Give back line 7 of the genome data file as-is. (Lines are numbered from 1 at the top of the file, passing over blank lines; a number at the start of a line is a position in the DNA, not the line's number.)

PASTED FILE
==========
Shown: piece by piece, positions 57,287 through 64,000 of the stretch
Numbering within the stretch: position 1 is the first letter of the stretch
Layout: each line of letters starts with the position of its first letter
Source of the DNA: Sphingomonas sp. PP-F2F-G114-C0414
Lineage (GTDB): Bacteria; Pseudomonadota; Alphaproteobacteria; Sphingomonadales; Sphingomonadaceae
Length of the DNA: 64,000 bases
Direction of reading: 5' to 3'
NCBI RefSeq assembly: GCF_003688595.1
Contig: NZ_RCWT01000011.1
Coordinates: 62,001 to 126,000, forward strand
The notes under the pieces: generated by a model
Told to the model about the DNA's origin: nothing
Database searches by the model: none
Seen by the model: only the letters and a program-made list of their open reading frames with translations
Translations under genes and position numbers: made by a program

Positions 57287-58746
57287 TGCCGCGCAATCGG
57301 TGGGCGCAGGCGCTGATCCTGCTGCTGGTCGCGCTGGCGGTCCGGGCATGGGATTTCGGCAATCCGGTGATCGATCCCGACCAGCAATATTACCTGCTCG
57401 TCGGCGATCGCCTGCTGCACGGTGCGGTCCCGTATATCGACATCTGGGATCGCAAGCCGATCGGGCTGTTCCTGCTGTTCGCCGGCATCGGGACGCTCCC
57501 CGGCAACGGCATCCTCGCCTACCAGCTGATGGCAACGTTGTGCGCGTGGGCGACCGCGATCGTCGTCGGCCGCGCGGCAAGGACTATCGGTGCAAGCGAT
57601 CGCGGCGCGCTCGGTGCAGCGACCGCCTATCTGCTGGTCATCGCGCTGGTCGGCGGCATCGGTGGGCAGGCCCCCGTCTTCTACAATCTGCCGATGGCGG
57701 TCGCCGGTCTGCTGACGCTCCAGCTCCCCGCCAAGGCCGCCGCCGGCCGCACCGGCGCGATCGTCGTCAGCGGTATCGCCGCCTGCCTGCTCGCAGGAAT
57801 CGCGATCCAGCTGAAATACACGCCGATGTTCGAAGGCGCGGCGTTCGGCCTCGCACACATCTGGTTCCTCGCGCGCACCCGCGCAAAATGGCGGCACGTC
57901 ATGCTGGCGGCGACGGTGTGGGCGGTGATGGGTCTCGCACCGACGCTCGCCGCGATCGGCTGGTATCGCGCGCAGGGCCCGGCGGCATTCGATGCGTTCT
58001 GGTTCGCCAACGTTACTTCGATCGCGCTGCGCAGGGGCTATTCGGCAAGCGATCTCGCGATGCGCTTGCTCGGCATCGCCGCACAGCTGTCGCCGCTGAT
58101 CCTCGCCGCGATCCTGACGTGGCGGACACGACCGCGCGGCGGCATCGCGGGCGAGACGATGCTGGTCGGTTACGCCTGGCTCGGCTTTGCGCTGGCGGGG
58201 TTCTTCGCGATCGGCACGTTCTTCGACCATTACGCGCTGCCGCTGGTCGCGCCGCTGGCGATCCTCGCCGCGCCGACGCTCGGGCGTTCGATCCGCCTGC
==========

Direction of reading: 5' to 3'